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A jagged week continues. At least where BMR stocks are concerned, it's not the fundamentals. It's just the mood. But while the mood can swing, the fundamentals set the tone for the next three months.

While the market carved out a win yesterday on reports that "China wants to make a deal very badly," we don't expect the road to that deal to be instantaneous or smooth. Every investor has already seen how precarious these trade negotiations are and how fast the discussion can deteriorate when it stalls. As far as we're concerned, a deal happens when it happens, and we don't expect it soon.

In the meantime, we will spend our energy making sure our stocks have what it takes to roll with the market's shifting moods and emerge on the other side. That was in the background of our July 18 suggestion that it was time to lock in a little profit and shift to yield-bearing havens. We had no way of knowing for sure that the market was only 1% away from hitting a short-term ceiling, but when sentiment started getting out of touch with the actual earnings companies were reporting, it was a pretty good sign that things were about to get bumpy.

Since then, the S&P 500 and our universe are down 3%. Our REITs, on the other hand, are down only 1% while the High Yield portfolio is actually up more than 1% while our Healthcare stocks have climbed over 2%. Investors looking for more income than what Treasury bonds now provide are chasing dividends. Even yesterday, the REITs outperformed as people crowd into the sector looking for havens.

If the last few weeks have you on edge, it's not too late to review your portfolio and rebalance your allocations to dividend-paying stocks. However, if you're willing to give the trade war time to play out, there's nothing to do but wait for resolution. It might take months or even another year, but in the meantime, companies with strong cash flow will outperform everything else. When the market is on an upswing, they rise the most. When it dips, they can fall just as hard, but they usually recover fastest.

And that's why we're still committed to the BMR stocks that reported yesterday (and throughout the season), no matter how the market reacted. Moods come and go, shifting on rumors and intangibles. The numbers are destiny.

CyberArk Software (CYBR: $116, down 13% this week) is a great example. This morning's earnings report did everything it needed to do. Revenue hit $100 million, up 29% from last year and a full $3 million better than our target. That's the sweet spot of scale, with earnings per share jumping 64% to $0.59 when we would have been happy with $0.47. Management is more optimistic about the future than we expected, confirming that our projections for the current quarter are a little low.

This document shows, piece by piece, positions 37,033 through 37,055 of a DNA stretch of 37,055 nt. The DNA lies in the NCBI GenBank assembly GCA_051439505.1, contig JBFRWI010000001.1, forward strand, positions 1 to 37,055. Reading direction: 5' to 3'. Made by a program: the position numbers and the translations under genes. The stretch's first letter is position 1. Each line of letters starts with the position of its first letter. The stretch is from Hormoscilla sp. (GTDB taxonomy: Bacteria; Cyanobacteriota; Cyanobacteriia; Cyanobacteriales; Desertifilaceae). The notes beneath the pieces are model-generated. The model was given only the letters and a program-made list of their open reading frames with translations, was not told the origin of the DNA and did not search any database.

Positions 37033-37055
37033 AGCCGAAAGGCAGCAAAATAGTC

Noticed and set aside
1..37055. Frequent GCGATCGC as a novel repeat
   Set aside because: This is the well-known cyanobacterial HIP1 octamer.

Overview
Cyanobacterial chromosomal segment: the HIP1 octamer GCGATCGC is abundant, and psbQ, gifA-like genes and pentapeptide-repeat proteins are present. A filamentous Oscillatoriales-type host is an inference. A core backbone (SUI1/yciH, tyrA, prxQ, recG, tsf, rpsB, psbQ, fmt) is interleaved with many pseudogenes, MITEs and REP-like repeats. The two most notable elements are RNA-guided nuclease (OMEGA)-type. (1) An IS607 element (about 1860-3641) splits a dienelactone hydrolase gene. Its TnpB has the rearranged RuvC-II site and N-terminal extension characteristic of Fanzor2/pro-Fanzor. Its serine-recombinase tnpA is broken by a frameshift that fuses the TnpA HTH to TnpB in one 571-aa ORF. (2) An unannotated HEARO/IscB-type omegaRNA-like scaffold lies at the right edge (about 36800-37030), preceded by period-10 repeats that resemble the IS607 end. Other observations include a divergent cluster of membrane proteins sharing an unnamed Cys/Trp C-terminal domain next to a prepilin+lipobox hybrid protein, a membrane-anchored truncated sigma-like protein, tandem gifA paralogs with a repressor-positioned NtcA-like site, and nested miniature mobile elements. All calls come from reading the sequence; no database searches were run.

So why did the stock sink 9% yesterday? China isn't a concern. The company is based in Israel so it doesn't pay tariffs either way. Most of its customers are in North America anyway. We suspect CyberArk simply hit the headlines on a day when investors were nervous, and after a 72% YTD rally this looked like a good place to take some profit off the table and hide. We strongly disagree. The fundamentals haven't bent. People who bought in at $148 two weeks ago had a good reason and since cash flow has improved since then, the argument gets better. When the mood turns, this can easily be a $150 stock.

Likewise, TPI Composites (TPIC: $25, flat) beat expectations last night. Revenue came in at $330 million despite the lingering impact of a strike at the company's Mexican factory early this year. That's 40% above last year and $2 million more than we anticipated. While we had accepted the prospect of seeing up to a $0.25 per-share loss, management shocked us with a $0.05 gain. That's astounding. The outlook for 2020 sales came up a full $100 million as well . . . as the CEO vows, revenue will approach $2 billion a year over the next 12 months. Last quarter (1Q19) was an aberration - a customer went bankrupt, a strike in Mexico. The company took the medicine and pre-reported a few weeks early. We wanted $0.06 and got a $0.35 loss. However, it's now time to embrace the future.

That's exactly what investors are doing with Roku (ROKU: $101, flat early this week but soaring to $113 overnight). Sometimes the numbers are just too good to ignore or for China to get in the way. We only needed $224 million in revenue and expected a $0.21 per-share loss. We got a full $250 million and a loss of only $0.08. That's a big quarter. Sales are up nearly 60%, led by a stunning 85% uptick in Advertising revenue. The business model works. Nobody can ignore it. We suspect Roku will hit our $125 Target soon. Watch this space.